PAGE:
Valley of Ashes
213,000 acres burned into nothingness
That's bigger than the city of Chicago (150,000 square miles).
The Napa fire completely devastated the area in October of 2017. Roads were closed for weeks, firefighters and aid workers flooded in from all over the world to fight what was one of the worst fires in U.S. history. Lives were lost, communities incinerated, and now the region is slowly rebuilding.
I was in Napa on a trip for my birthday just 16 days before the fires broke out. The valley was warm and green and harvest season was in full swing. It was a trip that I knew I'd remember for the rest of my life. I came home, bought stacks of wine books, and pored over them a new rigor and enthusiasm. The trip was full of new friends and precious memories.
I went back to Napa this past weekend. The roads had just been opened three weeks prior and slowly, tasting rooms welcomed guests again. Driving through the valley on Saturday morning, I watched the sun burn through rolling fog over charred hilltops looking down into the green valley, now turning with the season in smatterings of reds and yellows. It felt incredibly somber - but I was incredibly happy to be back.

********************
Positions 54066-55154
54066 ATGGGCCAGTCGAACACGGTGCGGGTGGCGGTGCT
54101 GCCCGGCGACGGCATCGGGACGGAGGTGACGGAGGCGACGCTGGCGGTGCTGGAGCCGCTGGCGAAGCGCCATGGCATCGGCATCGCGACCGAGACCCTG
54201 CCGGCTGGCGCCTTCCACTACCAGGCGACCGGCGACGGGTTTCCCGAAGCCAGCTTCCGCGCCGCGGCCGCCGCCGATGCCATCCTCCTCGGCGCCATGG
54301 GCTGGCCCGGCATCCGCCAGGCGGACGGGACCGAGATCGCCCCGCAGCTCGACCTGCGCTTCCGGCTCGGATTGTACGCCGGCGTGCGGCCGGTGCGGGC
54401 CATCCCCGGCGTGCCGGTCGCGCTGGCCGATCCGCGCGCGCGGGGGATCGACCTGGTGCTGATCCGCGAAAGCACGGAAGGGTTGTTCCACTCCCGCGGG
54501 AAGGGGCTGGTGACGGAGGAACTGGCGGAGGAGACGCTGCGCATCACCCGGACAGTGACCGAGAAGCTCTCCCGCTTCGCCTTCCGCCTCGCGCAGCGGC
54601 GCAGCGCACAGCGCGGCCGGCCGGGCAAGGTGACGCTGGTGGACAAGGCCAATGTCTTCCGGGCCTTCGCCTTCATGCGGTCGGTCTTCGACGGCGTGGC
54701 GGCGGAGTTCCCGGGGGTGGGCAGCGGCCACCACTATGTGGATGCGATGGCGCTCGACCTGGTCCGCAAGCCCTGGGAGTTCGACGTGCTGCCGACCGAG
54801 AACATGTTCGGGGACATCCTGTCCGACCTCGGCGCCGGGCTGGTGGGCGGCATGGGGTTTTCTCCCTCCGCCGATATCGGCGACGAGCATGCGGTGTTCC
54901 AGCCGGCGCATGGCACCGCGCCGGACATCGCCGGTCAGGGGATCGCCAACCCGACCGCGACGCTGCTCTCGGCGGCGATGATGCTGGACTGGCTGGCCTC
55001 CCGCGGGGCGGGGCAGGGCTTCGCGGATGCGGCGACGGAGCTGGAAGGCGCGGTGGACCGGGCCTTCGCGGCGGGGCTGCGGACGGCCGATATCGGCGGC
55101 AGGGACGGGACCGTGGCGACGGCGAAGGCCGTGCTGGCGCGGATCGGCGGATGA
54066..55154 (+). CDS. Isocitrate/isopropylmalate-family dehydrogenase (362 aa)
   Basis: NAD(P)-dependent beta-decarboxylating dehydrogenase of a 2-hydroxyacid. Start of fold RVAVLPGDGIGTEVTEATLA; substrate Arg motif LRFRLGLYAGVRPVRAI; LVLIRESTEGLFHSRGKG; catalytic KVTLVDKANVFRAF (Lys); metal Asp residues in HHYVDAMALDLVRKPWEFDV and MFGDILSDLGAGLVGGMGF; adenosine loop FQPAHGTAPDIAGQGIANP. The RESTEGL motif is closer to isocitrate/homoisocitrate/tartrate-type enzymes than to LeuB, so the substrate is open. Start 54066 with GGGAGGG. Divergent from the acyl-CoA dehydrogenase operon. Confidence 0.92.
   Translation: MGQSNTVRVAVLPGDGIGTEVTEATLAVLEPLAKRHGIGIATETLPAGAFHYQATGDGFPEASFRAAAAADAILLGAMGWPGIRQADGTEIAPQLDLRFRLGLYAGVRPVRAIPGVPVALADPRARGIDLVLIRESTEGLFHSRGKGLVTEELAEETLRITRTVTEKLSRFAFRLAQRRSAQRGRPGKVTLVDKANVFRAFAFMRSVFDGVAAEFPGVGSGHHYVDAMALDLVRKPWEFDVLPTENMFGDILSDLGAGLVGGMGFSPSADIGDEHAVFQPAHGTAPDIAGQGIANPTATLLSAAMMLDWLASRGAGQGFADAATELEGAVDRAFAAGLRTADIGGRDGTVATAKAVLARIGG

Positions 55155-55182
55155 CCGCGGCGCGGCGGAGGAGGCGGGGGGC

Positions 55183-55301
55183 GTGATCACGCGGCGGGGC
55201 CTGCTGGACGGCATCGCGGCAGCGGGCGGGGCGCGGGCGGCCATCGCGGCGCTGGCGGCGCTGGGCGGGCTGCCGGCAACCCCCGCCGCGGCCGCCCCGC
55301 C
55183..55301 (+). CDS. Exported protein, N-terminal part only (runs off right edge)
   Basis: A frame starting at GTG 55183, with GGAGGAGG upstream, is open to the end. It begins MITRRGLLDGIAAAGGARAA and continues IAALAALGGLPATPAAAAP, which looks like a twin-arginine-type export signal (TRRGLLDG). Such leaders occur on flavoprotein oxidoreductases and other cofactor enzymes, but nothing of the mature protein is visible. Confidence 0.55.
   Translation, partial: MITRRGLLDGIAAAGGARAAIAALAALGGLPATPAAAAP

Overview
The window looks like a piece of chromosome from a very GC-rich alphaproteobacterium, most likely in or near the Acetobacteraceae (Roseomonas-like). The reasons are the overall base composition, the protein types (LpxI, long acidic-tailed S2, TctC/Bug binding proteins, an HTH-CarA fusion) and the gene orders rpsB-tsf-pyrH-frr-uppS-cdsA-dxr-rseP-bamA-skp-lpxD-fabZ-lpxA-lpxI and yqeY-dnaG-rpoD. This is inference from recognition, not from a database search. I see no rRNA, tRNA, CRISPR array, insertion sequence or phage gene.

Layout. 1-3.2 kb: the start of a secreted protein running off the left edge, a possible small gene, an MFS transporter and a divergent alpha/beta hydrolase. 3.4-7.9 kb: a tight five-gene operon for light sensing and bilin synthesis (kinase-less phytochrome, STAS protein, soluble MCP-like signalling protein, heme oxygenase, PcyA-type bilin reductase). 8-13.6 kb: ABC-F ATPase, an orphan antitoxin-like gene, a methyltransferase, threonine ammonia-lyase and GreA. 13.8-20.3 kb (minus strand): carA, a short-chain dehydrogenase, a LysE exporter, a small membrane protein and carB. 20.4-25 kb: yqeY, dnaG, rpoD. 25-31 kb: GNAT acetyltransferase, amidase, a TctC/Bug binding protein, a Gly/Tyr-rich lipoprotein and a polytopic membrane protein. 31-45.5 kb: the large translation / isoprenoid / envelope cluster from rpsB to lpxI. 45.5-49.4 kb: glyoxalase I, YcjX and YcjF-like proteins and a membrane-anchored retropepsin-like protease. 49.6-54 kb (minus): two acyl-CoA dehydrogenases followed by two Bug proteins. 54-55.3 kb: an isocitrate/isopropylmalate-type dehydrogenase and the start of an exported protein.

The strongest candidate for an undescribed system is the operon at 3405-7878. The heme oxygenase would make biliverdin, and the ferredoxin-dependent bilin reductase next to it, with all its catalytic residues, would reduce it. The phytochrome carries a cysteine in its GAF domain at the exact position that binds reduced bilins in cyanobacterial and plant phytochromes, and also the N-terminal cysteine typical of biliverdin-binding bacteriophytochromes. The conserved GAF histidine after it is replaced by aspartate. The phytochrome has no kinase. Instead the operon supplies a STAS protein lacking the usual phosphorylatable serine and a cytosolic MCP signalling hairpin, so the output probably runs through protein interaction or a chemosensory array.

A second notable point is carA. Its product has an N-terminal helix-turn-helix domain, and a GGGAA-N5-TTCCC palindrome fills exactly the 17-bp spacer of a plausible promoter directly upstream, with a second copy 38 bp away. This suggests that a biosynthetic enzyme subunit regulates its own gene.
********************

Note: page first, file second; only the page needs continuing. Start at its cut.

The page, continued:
Napa Valley is a beautiful place - not just because of its natural features and of the wine, but because of the spirit that lives in the people there. In the grand scheme of the wine world, it is incredibly young. A few pioneers braved all odds to plant and cultivate grapes to produce arguably some of the finest wines in the world all within my parents' generation. The beauty of Napa is in the hard work and perseverance of its people. The valley mirrors back this resilience in the way the vines continue to grow despite the ash and smoke - despite this, the vines slowly continue their cycle and slip into dormancy, and the people on Napa Valley press on.